Forum for Science, Industry and Business

Sponsored by:     3M 
Search our Site:

 

Study Reveals No Impact of Age on Outcome in Chronic Myeloid Leukemia Patients Treated With Imatinib

31.03.2011
While the median age at diagnosis for chronic myeloid leukemia (CML) is over 60 years old and incidence increases dramatically with age,limited data are available about the long-term outcome for older patients treated with imatinib, the standard first-line therapy used to treat CML.

Results from a study published today in Blood, the Journal of the American Society of Hematology, reveal that age does not affect response to imatinib and study investigators conclude that overall survival for CML is similar in older and younger patients treated with the drug.

Two widely used prognostic scores for CML, the Sokal and EURO risk scores, have historically identified older age as a predicting factor of lower response rate and poorer outcome. However, these risk scores were validated before imatinib was introduced as a therapy for CML and may now hold less relevance, as imatinib has dramatically improved the prognosis for CML patients.

“Older age has typically been considered a poor prognostic factor in patients with CML and has a negative impact on response rates and long-term survival, regardless of treatment,” said Gabriele Gugliotta, MD, co-author of the study and Fellow in the Department of Hematology and Oncology at St. Orsola-Malpighi Hospital at the University of Bologna in Bologna, Italy. “Our study focused on disease progression, treatment response, and survival of this specific patient population to assess the role of imatinib in older patients.”

To test whether age at diagnosis is a valid predictor of response, researchers from several institutions in Italy conducted an analysis of 559 patients with early chronic phase CML (six months or less from diagnosis to start of imatinib treatment) who were enrolled in three concurrent clinical trials in the Gruppo Italiano Malattie Ematologiche dell'Adulto CML Working Party, between May 2003 and April 2007. Trial participants over age 65 were defined as “older” patients and those under age 65 were classified as “younger” patients.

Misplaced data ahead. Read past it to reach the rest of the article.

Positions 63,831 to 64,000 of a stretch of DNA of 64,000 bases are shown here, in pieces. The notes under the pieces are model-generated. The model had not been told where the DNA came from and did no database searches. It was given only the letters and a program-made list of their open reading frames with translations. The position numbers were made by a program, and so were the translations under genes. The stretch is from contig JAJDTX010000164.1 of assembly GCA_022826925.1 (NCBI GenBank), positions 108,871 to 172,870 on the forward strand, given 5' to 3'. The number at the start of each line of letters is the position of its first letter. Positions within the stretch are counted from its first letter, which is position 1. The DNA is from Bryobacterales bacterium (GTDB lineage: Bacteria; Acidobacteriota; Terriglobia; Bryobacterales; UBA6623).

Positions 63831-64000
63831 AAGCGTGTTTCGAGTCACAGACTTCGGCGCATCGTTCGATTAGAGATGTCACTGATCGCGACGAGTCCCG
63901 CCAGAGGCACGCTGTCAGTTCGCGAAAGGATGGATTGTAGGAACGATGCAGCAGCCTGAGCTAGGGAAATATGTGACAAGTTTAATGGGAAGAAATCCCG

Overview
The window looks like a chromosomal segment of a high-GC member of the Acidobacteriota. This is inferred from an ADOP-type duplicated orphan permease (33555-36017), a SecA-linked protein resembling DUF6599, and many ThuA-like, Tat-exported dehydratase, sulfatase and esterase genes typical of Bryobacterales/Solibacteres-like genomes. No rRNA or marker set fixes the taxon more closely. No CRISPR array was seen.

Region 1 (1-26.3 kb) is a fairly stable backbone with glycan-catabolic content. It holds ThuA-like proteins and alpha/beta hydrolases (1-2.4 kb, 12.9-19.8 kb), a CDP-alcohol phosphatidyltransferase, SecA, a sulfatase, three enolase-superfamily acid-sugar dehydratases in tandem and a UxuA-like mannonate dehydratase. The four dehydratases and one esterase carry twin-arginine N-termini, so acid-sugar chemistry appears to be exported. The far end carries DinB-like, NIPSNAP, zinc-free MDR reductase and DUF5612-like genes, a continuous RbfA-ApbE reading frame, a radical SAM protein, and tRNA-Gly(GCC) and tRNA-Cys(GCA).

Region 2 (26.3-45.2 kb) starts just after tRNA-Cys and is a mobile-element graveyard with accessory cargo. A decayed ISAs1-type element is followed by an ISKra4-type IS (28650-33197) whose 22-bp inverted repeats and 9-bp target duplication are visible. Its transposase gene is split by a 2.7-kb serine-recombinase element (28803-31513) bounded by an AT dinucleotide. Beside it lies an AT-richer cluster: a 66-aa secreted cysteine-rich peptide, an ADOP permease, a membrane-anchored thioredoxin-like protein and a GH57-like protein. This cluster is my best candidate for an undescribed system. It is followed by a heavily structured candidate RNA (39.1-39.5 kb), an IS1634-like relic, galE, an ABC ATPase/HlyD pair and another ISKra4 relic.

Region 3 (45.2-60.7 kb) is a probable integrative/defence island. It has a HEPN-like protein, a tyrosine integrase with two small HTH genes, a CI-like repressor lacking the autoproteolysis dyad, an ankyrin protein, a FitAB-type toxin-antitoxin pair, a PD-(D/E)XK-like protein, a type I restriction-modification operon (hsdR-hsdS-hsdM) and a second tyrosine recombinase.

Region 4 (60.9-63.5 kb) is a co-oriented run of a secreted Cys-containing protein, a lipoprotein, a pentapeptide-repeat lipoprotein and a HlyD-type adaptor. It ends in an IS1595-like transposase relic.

Results from the patient analysis revealed that complete hematologic response, or a return to normal blood cell and platelet counts, was observed at three-month follow-up in 97 percent of the older age group and 96 percent of the younger age group. At six, 12, and 24 months follow-up, 69 percent, 78 percent, and 74 percent of older patients and 67 percent, 77 percent, and 78 percent of younger patients, respectively, achieved complete cytogenetic response, or the point when no leukemic cells are detected in the blood. As for long-term survival, after discounting deaths unrelated to CML in both the older and younger patients, researchers found no significant difference in mortality rates between the two age groups. The adjusted overall survival rate for the older patients was 94 percent, compared to 96 percent for the younger patients (p=0.4), further demonstrating that age was not a significant factor in imatinib response and did not affect patient survival.

“This is the first study that has specifically analyzed the long-term outcome of older patients with early chronic phase CML treated with imatinib,” said Gianantonio Rosti, MD, lead study author and hematologist in the Department of Hematology and Oncology at St. Orsola-Malpighi Hospital at the University of Bologna. “While increasing age is generally associated with higher mortality, the results of our analysis demonstrate that when it comes to treating CML patients, older age must not be a limitation for treatment with imatinib, as it is a very effective therapy for this patient population.”

Reporters who wish to receive a copy of the study or arrange an interview with the authors may contact Claire Gwayi-Chore at 202-776-0544 or cgwayi-chore@hematology.org.